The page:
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Name: Jake Williams

Host Site: California State University, Bakersfield (CSUB)

Alma Mater: California State University, Bakersfield (CSUB)

Major: English Literature

Background: Before I became an AmeriCorps STEM VISTA, I was a young man with purpose but without direction. Over the course of my life I felt that there was something bigger than myself that I was supposed to be a part of. I began working for the CSU system in September of 2014 in a student leadership role for Assisted Students Inc. (otherwise known as student government). From my time supporting and advocating for student’s rights and privileges, I learned that campus life can be very difficult and scary at times, but satisfying. I then moved to being a Resident Assistant for the Student Housing Department and there is where I found my direction. Although sometimes the position called for some unnecessary treatment, I found that being a supportive figure, in a service position is what my life centered around. I gravitate to the opportunities to make real relationships with students and wish to be a resource in multiple ways. When I found this AmeriCorps VISTA position, I had already truly felt like I found my direction, and it pointed to STEM VISTA.

group hug.jpgWhen I saw this position become available, I did not see it as an opportunity, I saw it as a privilege and still do today. I chose STEM VISTA because of the potential for success that lies within the STEM ideology. My father is an engineer and for most of my life pushed me to become one as well. Even though I found my strength through helping others and through the mighty power of the pen, he tells me I’ve “surpassed the goal”. I grew up in poverty, and at different times in my life, was homeless; however, both of my parents pushed me to achieve higher education. In doing this, I unknowingly was changing the future landscape of my family and more importantly bringing the reign of generational poverty to an end. The support of my peers, my professors, and my guidance counselors, played in large part to my success and my strong professional commitment to combatting poverty.

BB Jumps.jpgAh-ha moment: Although my VISTA year of service is coming up to the halfway point, I’ve truly learned a few things about myself I wasn’t fully aware of. I am resourceful and efficient. Over the last few months working in the Fab Lab, I have really surprised myself in terms of equipment and material usefulness. The first week in the Fab Lab major changes to organization and arrangement of furniture needed to happen to accommodate disabled students in wheelchairs and I was able to find new chairs from different places on campus that fit our needs essentially for free. In the Fab Lab, I used the CNC machine there to construct a podium for our presenters and trainers to facilitate from. For months our Interns in the lab had been needing a better physical position to lead a training course from to better support students through the sometimes confusing Fab Lab software. Many of the solutions I came up with in the Fab Lab were from ideas or materials we already had but used in a different way. Now, we are able to keep expenses even lower than had we needed to purchase outside material; like pre-built podiums, chairs, or tables.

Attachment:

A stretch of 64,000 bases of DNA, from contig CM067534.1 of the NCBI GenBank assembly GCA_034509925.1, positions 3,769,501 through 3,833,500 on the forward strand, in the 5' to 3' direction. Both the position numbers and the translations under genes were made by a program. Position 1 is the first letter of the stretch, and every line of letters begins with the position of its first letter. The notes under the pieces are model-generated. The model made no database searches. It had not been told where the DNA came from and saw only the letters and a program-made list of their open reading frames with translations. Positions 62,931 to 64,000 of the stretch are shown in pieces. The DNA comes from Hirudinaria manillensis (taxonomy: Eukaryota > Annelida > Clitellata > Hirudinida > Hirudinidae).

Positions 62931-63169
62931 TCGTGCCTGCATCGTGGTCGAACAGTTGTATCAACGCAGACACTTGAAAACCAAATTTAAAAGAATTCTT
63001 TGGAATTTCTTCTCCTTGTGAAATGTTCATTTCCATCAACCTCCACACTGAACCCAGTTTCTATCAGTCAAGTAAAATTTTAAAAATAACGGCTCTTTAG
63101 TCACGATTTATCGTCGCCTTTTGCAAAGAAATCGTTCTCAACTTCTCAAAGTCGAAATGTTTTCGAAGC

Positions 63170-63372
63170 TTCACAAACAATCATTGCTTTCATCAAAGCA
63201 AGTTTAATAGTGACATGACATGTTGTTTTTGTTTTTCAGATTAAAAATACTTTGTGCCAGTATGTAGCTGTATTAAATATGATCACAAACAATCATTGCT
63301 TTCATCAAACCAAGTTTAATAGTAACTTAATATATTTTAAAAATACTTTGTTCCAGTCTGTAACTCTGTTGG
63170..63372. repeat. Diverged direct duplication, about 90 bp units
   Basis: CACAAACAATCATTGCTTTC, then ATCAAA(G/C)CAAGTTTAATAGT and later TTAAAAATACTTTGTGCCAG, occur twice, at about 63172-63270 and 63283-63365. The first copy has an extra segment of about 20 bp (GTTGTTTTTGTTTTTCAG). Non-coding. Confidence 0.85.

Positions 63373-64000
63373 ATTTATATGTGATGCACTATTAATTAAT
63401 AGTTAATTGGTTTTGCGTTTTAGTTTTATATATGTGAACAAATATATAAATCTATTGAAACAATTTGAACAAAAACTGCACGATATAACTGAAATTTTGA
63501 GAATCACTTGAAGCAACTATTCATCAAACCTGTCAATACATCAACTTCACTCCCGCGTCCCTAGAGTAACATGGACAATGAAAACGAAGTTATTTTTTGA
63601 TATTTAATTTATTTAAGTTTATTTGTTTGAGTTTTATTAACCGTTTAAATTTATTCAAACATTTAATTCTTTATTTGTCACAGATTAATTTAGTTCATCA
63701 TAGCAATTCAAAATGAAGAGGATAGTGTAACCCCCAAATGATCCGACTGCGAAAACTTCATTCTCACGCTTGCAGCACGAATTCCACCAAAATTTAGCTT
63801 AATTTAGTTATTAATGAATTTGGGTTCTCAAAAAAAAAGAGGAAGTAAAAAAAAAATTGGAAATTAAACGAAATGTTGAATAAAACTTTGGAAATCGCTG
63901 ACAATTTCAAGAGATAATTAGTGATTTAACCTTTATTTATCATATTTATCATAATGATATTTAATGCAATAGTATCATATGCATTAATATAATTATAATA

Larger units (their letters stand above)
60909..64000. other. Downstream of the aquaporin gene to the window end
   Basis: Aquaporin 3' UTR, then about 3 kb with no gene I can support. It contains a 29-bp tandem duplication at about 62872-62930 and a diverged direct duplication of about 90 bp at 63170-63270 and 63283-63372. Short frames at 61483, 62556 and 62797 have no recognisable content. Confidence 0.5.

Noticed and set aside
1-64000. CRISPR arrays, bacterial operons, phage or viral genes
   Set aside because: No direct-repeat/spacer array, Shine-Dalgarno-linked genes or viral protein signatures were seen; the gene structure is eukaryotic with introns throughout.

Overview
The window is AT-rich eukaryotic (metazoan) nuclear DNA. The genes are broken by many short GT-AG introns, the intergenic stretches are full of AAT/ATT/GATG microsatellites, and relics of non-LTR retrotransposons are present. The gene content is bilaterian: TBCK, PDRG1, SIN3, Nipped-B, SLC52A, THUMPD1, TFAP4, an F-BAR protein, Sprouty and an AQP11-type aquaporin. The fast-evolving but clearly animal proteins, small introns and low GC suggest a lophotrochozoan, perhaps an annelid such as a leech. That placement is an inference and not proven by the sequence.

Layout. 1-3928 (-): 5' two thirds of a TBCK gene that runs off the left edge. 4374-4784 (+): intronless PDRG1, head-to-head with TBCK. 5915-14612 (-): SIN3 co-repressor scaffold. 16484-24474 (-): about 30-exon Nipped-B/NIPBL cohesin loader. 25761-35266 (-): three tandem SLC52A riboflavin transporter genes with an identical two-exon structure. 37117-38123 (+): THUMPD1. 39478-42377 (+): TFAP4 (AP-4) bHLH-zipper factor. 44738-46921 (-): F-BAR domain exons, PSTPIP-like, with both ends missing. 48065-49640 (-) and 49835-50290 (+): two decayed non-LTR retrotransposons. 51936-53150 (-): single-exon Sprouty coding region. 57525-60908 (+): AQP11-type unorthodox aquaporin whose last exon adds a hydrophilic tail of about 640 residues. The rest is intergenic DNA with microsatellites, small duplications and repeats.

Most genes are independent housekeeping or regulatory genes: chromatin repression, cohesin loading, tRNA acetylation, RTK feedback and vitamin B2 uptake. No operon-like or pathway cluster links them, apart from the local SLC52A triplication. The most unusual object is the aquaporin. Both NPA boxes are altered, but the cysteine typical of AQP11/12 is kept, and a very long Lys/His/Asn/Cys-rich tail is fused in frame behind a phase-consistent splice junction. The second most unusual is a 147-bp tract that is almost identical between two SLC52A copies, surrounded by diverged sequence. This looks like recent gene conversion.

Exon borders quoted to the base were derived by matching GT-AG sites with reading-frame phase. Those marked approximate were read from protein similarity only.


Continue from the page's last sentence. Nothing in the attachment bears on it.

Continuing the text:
Advice: I believe anyone that participates in an AmeriCorps VISTA program needs to understand it is the small victories that win the battle. Currently, I am awaiting a call from the locksmith on campus. The reason why is because currently on the weekends, the restrooms to the engineering building are locked. The Fab Lab is open on Saturdays; this inconvenience becomes an issue when there are sometimes fifteen to twenty fourth-graders in the lab on Saturdays. Jake n Kat.jpgWhen we receive this key, there will not be a celebration, there probably won’t even be a high-five. But the next time someone needs to use the restroom on a Saturday, the option will be there. Please understand this is a restroom key, a very small item indeed. However, it is the small victories, that win the battle.

Legacy: What kind of legacy do I wish to leave behind? I hope to leave two legacies behind. As a professional would like to be remembered as a go-getter in situations that were landscape changes for the Fab Lab as well as minor changes. I’d like to hope that the
interns that work below me take tools they have seen me use in the work place and add it to their own repertoire in regards to professional development. I know I am a very influential person by nature and I try to use that by modeling best practices in the Fab Lab. I also make sure to transmit good soft skills in the board room for the interns or anyone seeking professional development. Also, before I delegate a project to someone, I try to think about what am I asking them to do, and the odds for success in their favor. At my site, I take great pride in the work that I have done and I still see potential even though I’ve implemented so many new best practices. I would like people to know that everything I have done so far, and would like to do in the near future, is all because of the CSU student experience and lack thereof. The second legacy is in personal legacy. On a day to day basis I try to make sure the environment around me is a Jake n Blake.jpgfun, humorous, comfortable one. My legacy should include the way I facilitate my weekly meetings that always beginning with a “Joke of the Day” (which is usually the cheesiest joke I can find on the internet) and end with action items. Ultimately, I’d like my legacy to be recognized for the change it created in the lives of those I serve.

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